The online news portal of TV5
MANILA, Philippines – Is it possible for every Filipino to be healthy? This was the question posed by Dr. Ulysses Dorotheo, project director of the Southeast Asia Initiative on Tobacco Tax at the Southeast Asia Tobacco Control Alliance (SEATCA) in a forum Wednesday billed “Healthy People, Wealthy Nation” at the Pan Pacific Hotel in Manila.
What may seem like an impossible dream may be achievable if Filipinos change the way they approach health, he stressed.
According to Dorotheo, the medical community has been too focused on health care or disease management–how to treat, rather than prevent, disease—instead of looking at health promotion, which boosts the resources people can take advantage of for their health.
For example, Singapore is promoting exercise among its citizens not by telling them how many steps they should walk each day. Rather, the government built walkways for pedestrians to use to and from their homes and offices. The paths aboveground give them a nice view of the trees, further encouraging this alternative mode of transport.
Health promotion, said Dorotheo, is about building an environment for a healthy population. It focuses not just on people who have diseases or are at risk for diseases, but on those who are well, too.
Thus, he said, their alliance is strongly urging lawmakers to spend on health promotion. Not only do these government officials have healthier constituents, but they have a return on investment, as well. In the United States, said Dorotheo, they gain anywhere from $3 to $5 for every dollar spent on health promotion. In contrast, when they spend for disease management, they gain nothing.
PhilHealth, for example, spends P5 billion a year to reimburse the treatment of non-communicable diseases (NCDs), which include the four top global killers: cardiovascular disease, cancer, chronic obstructive pulmonary disease, and diabetes.
In addition, the government spends P188 billion annually on the top four NCDs, particularly due to losses in productivity, according to HealthJustice, SEATCA’s co-organizer of the forum and a non-profit organization that works to bridge public health and law.
HealthJustice managing director Irene Patricia Reyes said they were advocating for the government to have a specific allocation for health promotion.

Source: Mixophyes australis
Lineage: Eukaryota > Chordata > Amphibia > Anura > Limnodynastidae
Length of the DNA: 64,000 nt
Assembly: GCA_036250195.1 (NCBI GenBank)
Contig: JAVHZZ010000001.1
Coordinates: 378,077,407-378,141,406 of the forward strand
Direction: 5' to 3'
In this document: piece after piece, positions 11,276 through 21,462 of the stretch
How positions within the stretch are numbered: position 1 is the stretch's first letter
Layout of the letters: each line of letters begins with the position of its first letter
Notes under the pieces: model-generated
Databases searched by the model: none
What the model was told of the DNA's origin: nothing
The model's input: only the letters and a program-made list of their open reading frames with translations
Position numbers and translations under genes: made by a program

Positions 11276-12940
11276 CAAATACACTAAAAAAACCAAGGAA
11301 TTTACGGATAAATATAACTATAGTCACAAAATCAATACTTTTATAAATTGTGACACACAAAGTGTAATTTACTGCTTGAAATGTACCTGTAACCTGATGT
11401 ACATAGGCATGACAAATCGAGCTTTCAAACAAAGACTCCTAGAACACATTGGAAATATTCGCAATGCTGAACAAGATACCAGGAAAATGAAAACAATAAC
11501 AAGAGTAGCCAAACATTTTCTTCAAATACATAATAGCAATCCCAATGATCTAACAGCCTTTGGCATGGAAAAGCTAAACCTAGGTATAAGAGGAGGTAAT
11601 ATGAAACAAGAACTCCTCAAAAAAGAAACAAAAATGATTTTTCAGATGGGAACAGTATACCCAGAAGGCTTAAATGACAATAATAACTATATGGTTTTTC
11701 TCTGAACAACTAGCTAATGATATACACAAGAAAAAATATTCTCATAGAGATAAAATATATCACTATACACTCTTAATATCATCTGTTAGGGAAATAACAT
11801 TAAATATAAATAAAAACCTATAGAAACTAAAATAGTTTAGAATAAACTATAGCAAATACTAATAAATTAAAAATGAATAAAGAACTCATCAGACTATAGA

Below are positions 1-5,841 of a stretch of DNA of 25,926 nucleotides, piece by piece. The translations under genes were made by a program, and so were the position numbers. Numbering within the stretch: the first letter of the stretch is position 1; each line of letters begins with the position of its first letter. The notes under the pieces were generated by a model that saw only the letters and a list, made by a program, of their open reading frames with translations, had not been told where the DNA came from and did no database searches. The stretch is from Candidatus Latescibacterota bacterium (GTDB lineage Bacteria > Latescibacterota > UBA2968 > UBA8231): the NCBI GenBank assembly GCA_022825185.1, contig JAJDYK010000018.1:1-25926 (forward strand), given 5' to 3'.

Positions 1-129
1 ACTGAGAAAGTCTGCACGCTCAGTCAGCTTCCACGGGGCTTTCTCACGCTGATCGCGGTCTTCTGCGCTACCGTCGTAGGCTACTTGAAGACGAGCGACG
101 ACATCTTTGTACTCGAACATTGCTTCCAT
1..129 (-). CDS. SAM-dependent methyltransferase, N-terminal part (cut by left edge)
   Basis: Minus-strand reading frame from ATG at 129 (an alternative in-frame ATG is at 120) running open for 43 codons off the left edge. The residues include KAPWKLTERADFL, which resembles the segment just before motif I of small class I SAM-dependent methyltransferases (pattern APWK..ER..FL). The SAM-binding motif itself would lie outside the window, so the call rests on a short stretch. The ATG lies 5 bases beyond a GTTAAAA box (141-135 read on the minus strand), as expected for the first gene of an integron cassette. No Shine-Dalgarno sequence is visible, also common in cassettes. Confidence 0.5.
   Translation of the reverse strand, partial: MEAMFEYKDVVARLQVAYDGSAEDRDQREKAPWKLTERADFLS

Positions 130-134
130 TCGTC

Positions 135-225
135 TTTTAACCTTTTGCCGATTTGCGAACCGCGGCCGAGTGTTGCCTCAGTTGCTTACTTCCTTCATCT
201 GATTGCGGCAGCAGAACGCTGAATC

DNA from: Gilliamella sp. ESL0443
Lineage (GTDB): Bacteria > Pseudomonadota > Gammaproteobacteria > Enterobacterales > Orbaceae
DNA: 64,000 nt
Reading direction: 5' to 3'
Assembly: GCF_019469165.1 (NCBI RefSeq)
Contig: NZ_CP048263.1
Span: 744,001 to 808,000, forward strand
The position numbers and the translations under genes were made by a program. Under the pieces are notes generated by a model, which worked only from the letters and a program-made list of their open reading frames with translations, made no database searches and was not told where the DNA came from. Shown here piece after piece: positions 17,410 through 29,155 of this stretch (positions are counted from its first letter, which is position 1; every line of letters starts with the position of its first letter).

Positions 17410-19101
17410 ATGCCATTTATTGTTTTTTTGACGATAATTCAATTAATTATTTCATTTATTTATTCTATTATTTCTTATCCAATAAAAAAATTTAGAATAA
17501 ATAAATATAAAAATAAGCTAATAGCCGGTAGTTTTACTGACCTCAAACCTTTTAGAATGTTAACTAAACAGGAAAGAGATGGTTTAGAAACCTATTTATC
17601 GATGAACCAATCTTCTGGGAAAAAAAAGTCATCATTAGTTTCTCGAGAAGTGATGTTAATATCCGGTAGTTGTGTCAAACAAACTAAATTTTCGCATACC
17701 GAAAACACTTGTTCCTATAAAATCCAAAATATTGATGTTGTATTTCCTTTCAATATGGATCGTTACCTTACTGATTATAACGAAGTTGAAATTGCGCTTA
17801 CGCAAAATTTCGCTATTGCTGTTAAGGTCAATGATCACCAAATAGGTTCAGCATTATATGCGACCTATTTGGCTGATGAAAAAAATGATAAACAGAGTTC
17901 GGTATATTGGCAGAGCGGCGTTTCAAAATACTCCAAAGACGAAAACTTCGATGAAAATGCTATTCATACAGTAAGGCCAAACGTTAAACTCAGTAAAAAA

The sin tax law funds universal healthcare, which provides for social health insurance coverage, health awareness programs, and the attainment of health-related Millennium Development Goals. Now that the implementing rules and regulations of the law are being crafted, health promotion is being identified as a program under health awareness. This does not guarantee, however, that money will be allocated specifically for this, said Reyes.
“It is very important to specifically earmark for health promotion,” she said. This will ensure that the fund will go here, and will not be diverted to other programs of the government.
This health promotion fund must be focused on sustainable and innovative health promotion activities, said Dorotheo, explaining that falling back just on old practices would not produce different results.
In other countries, he said, the source of funding of health promotion agencies is a surcharge tax, which would be agreeable to “people who hold the purse strings” because they would not be “deprived of their general budget”. In Thailand, for example, a 2-percent surcharge from alcohol and tobacco companies is used for their health promotion activities.
“No need to haggle with budget process every year,” added Dorotheo.
According to him, Brunei, Laos, Malaysia, Singapore, Thailand, and Vietnam already have health-promotion or tobacco-control funds or funding mechanisms.
Tobacco: culprit in 80% of NCDs
Tobacco control is important because tobacco is one of four top risk factors responsible for 80 percent of the NCDs, according to Thai health expert and former senator Dr. Prakit Vathesatogkit. Alcohol, inadequate exercise, and poor diet are the others.
To promote health, he said, these risk factors must be addressed, and there must be funding to do so. Unless these risk factors are controlled, hospitals will continue to be overwhelmed by sick people.
He added that companies – specifically tobacco and alcohol ones – must be regulated. To be able to do so, research resulting in data showing how harmful these products are must be funded, as well.
“We want to take away the risk factors before they get sick,” he said. Health promotion, he explained, was also about having public policy to control harmful products.
However, he did recognize the common problem of developing countries–that though there are many sound laws and policies, they are poorly implemented. Still, people must try to achieve the good, even if it may be difficult, he said.